The aim is best quality of life with minimal problems from the myeloma and it is great to be drug free which clearly should be the aim of life after the SCT. But looking at research it seems that 10 year survivors are not only those who have had SCT and been free from other illnesses, but those who had no /few cytogenetic abnormalities and had break periods from drugs.
A lack of an agreed international consensus on treatment employing cytogenetics data and disease staging information means individual hemato-oncologists in the field follow their own philosophy in regards to treatment. In the USA they have more flexibility if they can convince insurers/ drug companies. In Australia and UK there are ‘rules’ as what the system will pay for. I suggest you look at the Beacon website- their poll shows how much induction treatment varies globally.
I am sure if induction regimes were less variable and more tailored to individuals we might be clearer on how to achieve better outcomes for patients. It is a matter of luck to be diagnosed early with MM as it is to get treatment that is optimal for individuals.
Hi Mavis, sorry for not getting back sooner, Re: OxyContin I am not too sure about the sleepy but probably yes. I am only 3 month post SCT and have been sleeping so much, prior to the transplant the tablet is a 12 hour slow release. I take it at 8am & 8pm so with the evening one I am already in bed due to pain & fatigue therefore if I sleep is not really an issue. I hope you get a different type of pain relief that really works.
Take care, CT.
I agree with you that treatment should be more tailored to the individual. In London I was only offered the standard CDT. I asked several times at Ealing a Hospital about my cytogenetics but never received an answer so don’t know if it was even done. I had found a trial using Velcade at University Hospital but the consultant at Ealing advised me against it. Fortunately I responded well to the CDT and went on to have an auto SCT. Before the SCT I was at no measurable paraprotein in blood or biopsy, but my lambda light chains and ratio were still out of normal range and rising during the wait for transplant. However after transplant the light chain ratio is normal…..so I am claiming stringent complete remission! Now 16 months later my blood test still shows no paraprotein and normal light chain ratio.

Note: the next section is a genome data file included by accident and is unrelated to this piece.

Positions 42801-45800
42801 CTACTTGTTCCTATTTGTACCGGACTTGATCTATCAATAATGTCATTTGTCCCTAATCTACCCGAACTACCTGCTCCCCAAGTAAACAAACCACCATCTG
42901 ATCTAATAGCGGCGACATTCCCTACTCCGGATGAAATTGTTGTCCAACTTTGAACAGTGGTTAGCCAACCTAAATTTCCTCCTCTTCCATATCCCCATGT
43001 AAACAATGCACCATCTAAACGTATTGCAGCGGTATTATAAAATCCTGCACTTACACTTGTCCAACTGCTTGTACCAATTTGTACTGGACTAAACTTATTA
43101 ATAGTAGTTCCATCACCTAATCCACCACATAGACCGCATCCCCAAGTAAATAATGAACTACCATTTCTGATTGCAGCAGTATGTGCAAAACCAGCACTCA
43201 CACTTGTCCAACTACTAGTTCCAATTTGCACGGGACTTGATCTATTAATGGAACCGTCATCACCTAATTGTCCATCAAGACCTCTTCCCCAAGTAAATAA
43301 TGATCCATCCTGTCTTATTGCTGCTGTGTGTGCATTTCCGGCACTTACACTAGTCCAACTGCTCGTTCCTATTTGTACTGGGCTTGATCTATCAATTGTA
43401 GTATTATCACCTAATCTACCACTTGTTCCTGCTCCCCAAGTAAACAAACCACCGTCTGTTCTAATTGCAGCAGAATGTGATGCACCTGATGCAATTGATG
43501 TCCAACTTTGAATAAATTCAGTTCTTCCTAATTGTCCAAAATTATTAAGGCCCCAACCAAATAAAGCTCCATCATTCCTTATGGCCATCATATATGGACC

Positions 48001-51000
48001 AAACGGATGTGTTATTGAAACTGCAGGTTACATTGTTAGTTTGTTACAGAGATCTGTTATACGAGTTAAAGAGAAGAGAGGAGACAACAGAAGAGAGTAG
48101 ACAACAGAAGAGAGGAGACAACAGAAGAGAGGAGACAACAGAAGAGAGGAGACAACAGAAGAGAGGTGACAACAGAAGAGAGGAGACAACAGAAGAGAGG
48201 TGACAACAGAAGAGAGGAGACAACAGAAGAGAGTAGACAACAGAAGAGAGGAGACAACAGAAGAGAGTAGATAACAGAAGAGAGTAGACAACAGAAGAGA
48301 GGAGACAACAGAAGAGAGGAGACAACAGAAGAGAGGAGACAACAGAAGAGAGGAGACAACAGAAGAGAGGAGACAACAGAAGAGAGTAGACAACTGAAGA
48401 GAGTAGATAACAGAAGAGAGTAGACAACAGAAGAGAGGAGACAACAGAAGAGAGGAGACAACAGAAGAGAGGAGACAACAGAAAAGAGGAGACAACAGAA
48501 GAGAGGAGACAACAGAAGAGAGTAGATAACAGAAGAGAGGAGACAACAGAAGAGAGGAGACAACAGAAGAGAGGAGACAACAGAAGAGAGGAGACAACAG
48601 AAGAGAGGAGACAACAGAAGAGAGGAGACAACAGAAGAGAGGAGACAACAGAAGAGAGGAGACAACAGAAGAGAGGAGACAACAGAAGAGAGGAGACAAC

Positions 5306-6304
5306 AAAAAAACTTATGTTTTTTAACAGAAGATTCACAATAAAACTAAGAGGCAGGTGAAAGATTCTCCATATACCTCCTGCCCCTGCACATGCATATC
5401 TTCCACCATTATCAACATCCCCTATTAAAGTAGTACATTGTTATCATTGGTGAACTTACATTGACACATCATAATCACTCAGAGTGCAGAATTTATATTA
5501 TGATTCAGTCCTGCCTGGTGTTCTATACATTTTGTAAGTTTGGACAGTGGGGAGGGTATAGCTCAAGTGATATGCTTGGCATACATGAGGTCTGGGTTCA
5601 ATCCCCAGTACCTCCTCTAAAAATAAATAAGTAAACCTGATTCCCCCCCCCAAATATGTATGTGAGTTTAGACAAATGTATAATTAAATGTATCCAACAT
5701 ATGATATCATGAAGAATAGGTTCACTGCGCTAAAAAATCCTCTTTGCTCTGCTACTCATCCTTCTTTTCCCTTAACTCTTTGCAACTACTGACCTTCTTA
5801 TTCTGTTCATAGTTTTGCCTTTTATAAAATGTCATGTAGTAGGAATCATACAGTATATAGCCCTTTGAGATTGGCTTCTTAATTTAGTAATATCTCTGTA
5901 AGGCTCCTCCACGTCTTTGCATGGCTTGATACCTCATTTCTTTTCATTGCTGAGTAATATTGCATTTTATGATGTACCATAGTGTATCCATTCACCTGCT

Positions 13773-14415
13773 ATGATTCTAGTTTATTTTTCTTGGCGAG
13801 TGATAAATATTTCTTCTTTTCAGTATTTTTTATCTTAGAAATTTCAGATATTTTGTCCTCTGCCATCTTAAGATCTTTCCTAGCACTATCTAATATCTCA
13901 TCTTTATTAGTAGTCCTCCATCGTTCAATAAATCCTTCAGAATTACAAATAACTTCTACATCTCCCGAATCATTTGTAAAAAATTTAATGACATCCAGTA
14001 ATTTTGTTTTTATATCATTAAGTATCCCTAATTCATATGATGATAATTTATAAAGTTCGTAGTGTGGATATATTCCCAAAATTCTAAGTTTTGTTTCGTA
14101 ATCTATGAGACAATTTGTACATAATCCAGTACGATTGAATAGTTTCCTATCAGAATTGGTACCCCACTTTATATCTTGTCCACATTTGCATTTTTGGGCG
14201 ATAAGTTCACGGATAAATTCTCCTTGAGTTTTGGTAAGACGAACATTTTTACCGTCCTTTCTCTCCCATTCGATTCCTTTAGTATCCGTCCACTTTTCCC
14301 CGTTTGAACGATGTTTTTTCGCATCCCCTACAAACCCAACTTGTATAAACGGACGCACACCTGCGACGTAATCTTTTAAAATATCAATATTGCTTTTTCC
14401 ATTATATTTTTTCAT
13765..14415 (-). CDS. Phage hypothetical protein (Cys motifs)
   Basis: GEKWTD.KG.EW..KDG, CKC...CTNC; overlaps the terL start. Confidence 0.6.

Some of the factors you outline influencing long term survival I feel are in my favour, as I was diagnosed early (broken collarbone but low lambda and paraprotein numbers, 25% cells in the biopsy) I responded well to treatment, achieved stringent complete remission and have no other existing health problems. So all in all I feel very fortunate.
Have just travelled to Bosnia from Australia, off to London to catch up with students and work colleagues on Tuesday and have booked a 2 week cruise out of Venice into the Black Sea in July. So…..retired and living life to the full while I can. Who knows what the future
holds for any one of us?
Greetings to all. My husband has a lot in common to most of you. But now I am desperately searching for an answer to acute headaches with sickness. Has anybody have those? He is not on chemo now andhis last Zometa was last month.
I have just undergone my SCT harvest yesterday and had the worst headache. Headaches and bone pain are something that I have been experiencing in the last 3-4 months. At this point I must point out that each person is different, so side affects will be different.
My consultant at my transplant hospital recommends that I should have an MRI after my procedure, so that should show any issues.
I must also say that we must trust in the professionals and follow their guidance.
Away from this I would like to ask if anyone has tried CBD oil/capsules?